# Group Action of S3 on a set of ordered pairs

#### Math Amateur

Gold Member
Dummit and Foote Section 4.1 Group Actions and Permutation Representations, Exercise 4 (first part of exercise) reads:

Let $S_3$ act on the set $\Omega$ of ordered pairs: {(i,j) | 1≤ i,j ≤ 3} by σ((i,j)) = (σ(i), σ(j)). Find the orbits of $S_3$ on $\Omega$

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So, $S_3$ = { 1, (2 3), (1 3), (1 2), (1 2 3), (1 3 2) }

Now my first calculations follow:

The orbit of $S_3$ containing (1,1) = {g$\star$(1,1) | g $\in$ $S_3$}

Thus calculating elements of this orbit:

(1)$\star$(1,1) = ${\sigma}_1$(1,1) = (${\sigma}_1$(1), ${\sigma}_1$(1)) = (1,1)

(2 3)$\star$(1,1) = ${\sigma}_{23}$(1,1) = (${\sigma}_{23}$(1), ${\sigma}_{23}$(1)) = (1,1)

(1 3)$\star$(1,1) = ${\sigma}_{13}$(1,1) = (${\sigma}_{13}$(1), ${\sigma}_{13}$(1)) = (3,3)

(1 2)$\star$(1,1) = ${\sigma}_{12}$(1,1) = (${\sigma}_{12}$(1), ${\sigma}_{12}$(1)) = (2,2)

(1 2 3)$\star$(1,1) = ${\sigma}_{123}$(1,1) = (${\sigma}_{123}$(1), ${\sigma}_{123}$(1)) = (2,2)

(1 3 2)$\star$(1,1) = ${\sigma}_{132}$(1,1) = (${\sigma}_{132}$(1), ${\sigma}_{132}$(1)) = (3,3)

Thus the orbit of $S_3$ = {(1.1), (2,2), (3,3)}

Next orbit:

The orbit of $S_3$ containing (1,2) = {g$\star$(1,2) | g $\in$ $S_3$}

(1)$\star$(1,2) = ${\sigma}_1$(1,2) = (${\sigma}_1$(1), ${\sigma}_1$(2)) = (1,2)

(2 3)$\star$(1,1) = ${\sigma}_{23}$(1,2) = (${\sigma}_{23}$(1), ${\sigma}_{23}$(2)) = (1,3)

(1 3)$\star$(1,2) = ${\sigma}_{13}$(1,2) = (${\sigma}_{13}$(1), ${\sigma}_{13}$(2)) = (3,2)

(1 2)$\star$(1,2) = ${\sigma}_{12}$(1,2) = (${\sigma}_{12}$(1), ${\sigma}_{12}$(2)) = (2,1)

(1 2 3)$\star$(1,2) = ${\sigma}_{123}$(1,2) = (${\sigma}_{123}$(1), ${\sigma}_{123}$(2)) = (2,3)

(1 3 2)$\star$(1,2) = ${\sigma}_{132}$(1,2) = (${\sigma}_{132}$(1), ${\sigma}_{132}$(2)) = (3,1)

Thus the orbit of $S_3$ containing (1,2) = {(1,2), (1,3), (2,1), (2,3), 3,1), 3,2)}

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Could someone please indicate to me that the above calculations are proceeding correctly ( I am a math hobbyist working alone so I would appreciate someone indicating that my approach is correct)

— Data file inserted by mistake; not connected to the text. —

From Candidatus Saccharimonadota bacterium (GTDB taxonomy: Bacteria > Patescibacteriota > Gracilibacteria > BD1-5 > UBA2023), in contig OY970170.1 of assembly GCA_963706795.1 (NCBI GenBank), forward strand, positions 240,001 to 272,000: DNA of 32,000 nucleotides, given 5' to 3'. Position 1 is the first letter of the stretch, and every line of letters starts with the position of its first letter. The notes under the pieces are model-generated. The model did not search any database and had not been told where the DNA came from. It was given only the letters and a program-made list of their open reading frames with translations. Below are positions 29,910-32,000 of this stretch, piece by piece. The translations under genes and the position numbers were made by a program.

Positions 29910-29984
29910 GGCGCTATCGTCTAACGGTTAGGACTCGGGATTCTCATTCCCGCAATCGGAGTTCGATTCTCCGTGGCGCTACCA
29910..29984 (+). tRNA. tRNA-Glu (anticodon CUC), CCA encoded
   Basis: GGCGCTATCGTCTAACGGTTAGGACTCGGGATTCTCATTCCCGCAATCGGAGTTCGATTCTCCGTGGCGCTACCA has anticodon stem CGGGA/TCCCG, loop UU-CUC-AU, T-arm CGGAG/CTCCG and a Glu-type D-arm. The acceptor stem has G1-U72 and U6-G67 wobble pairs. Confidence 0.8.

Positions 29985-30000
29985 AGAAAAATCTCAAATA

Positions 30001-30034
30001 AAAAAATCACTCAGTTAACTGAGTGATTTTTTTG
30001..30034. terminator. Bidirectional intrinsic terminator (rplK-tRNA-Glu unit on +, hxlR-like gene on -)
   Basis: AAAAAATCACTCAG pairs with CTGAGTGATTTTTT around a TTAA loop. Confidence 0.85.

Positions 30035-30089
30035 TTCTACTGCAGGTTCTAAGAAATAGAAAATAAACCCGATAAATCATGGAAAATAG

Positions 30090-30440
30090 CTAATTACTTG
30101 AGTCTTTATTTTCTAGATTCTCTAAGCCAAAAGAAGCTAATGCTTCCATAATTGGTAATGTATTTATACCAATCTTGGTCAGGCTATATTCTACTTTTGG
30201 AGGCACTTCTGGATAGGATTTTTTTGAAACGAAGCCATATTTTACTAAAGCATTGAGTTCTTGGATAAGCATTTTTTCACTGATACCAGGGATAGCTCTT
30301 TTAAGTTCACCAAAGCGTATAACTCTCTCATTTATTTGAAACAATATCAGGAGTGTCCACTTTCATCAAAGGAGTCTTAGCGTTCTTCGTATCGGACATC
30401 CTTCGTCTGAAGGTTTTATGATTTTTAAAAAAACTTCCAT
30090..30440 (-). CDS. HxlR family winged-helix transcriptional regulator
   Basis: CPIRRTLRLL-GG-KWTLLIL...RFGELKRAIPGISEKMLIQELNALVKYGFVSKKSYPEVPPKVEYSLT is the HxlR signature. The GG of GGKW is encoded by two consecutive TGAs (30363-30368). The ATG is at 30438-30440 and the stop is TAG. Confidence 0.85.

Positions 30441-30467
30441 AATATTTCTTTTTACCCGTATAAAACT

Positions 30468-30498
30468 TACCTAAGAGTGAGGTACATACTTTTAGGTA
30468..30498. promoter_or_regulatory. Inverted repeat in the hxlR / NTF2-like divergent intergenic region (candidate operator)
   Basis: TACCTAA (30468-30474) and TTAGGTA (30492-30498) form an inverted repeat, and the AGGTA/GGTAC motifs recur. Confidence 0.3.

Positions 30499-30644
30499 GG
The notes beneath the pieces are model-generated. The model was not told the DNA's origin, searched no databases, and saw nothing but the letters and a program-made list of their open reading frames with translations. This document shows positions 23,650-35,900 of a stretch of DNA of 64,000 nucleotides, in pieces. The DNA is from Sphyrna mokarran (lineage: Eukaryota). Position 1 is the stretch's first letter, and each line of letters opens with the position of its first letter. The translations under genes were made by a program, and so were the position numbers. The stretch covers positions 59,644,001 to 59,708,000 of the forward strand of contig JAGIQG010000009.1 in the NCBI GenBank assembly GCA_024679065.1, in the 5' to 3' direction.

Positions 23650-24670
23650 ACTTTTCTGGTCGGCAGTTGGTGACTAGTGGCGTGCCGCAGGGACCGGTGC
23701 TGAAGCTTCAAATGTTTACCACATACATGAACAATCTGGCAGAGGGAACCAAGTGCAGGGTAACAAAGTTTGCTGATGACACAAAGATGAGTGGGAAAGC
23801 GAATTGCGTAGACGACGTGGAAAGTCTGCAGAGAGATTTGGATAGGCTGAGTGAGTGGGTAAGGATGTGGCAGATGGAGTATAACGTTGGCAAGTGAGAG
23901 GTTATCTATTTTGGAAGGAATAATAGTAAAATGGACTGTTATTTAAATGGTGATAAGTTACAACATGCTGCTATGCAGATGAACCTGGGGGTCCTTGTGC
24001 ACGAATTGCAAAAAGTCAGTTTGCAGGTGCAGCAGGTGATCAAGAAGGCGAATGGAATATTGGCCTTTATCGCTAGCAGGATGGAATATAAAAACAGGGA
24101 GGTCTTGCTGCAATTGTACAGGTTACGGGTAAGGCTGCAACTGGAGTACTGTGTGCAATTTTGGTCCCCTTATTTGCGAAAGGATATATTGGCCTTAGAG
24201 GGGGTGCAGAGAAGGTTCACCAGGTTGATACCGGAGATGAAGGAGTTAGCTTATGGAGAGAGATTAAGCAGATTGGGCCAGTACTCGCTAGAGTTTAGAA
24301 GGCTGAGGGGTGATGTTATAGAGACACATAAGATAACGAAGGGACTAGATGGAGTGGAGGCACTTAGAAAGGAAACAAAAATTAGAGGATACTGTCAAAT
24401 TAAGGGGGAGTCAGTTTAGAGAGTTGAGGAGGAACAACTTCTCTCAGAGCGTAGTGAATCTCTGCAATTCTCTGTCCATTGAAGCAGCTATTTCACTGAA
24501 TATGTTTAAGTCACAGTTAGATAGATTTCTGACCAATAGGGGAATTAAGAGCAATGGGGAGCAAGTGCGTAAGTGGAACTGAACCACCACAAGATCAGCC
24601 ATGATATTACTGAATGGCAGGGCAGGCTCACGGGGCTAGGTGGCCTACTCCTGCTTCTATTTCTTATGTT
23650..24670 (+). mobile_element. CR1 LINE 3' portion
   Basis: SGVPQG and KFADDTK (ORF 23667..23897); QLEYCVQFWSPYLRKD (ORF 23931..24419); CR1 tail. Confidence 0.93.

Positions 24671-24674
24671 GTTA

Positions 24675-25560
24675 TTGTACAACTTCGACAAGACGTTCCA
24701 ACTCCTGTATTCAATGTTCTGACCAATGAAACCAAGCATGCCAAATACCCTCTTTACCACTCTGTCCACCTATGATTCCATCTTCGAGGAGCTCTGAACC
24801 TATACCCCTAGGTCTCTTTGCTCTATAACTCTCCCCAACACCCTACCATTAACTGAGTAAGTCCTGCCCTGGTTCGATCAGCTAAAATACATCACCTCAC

Dummit and Foote mention that a group acting on a set A partitions that set into disjoint equivalence classes under the action of G

I was somewhat alarmed that I have, for the orbits, one set of 3 elements and another set of 6 elements.Previously I was under the impression (delusion??) that an equivalence relation partitioned a set into equal equivalence classes. The above tells me that the equivalence classes do not have to have the same number of elements - is that correct - or are my calculations of the orbits wrong?

Peter

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#### micromass

Everyhting here is correct!!

And indeed, the equivalence classes of a relation do not need to partition a set in sets of equal size. I'm glad to free you from this delusion

#### Deveno

the idea you had (of the equivalence classes being the same size) is only true for a group congruence (equivalence in G "mod H").

what happens is that the presence of a group multiplication on a set, introduces a certain kind of regularity on that set. for an ordinary set (with no group product), equivalence classes can be any size. imagine we have the following function:

f: A --->A, where A = {a,b,c}, given by:

f(a) = a
f(b) = a
f(c) = b

we can define a relation on A by:

x~y if f(x) = f(y).

note that x~x since f(x) = f(x), and if x~y, then f(x) = f(y), so f(y) = f(x), so y~x, and finally, if x~y, and y~z, then f(x) = f(y), and f(y) = f(z), so f(x) = f(z), and thus x~z.

so ~ is indeed an equivalence relation, but:

[a] = {a,b} [c] = {c} (a and b share the same image under f, namely a, but c is the only element in A with f(x) = b), and the equivalence classes are not the same size.

the above example is not a far-fetched one, many equivalence relations on a set arise in just such a way (and in fact, given an equivalence relation on a set, one can actually construct a function which produces that same partition). for your set Ω, we can do this like so:

f(1,1) = (1,1)
f(2,2) = (1,1)
f(3,3) = (1,1)
f(1,2) = (1,2)
f(1,3) = (1,2)
f(2,3) = (1,2)
f(2,1) = (1,2)
f(3,1) = (1,2)
f(3,2) = (1,2)

f is clearly a function Ω→Ω, and the relation (a,b)~(c,d) if f(a,b) = f(c,d) gives the same equivalence classes as your orbits.

(very nice post, by the way, so clear).

#### Math Amateur

Gold Member
Thanks Deveno

Really informative as usual!

Peter

Gold Member
Thanks

Peter

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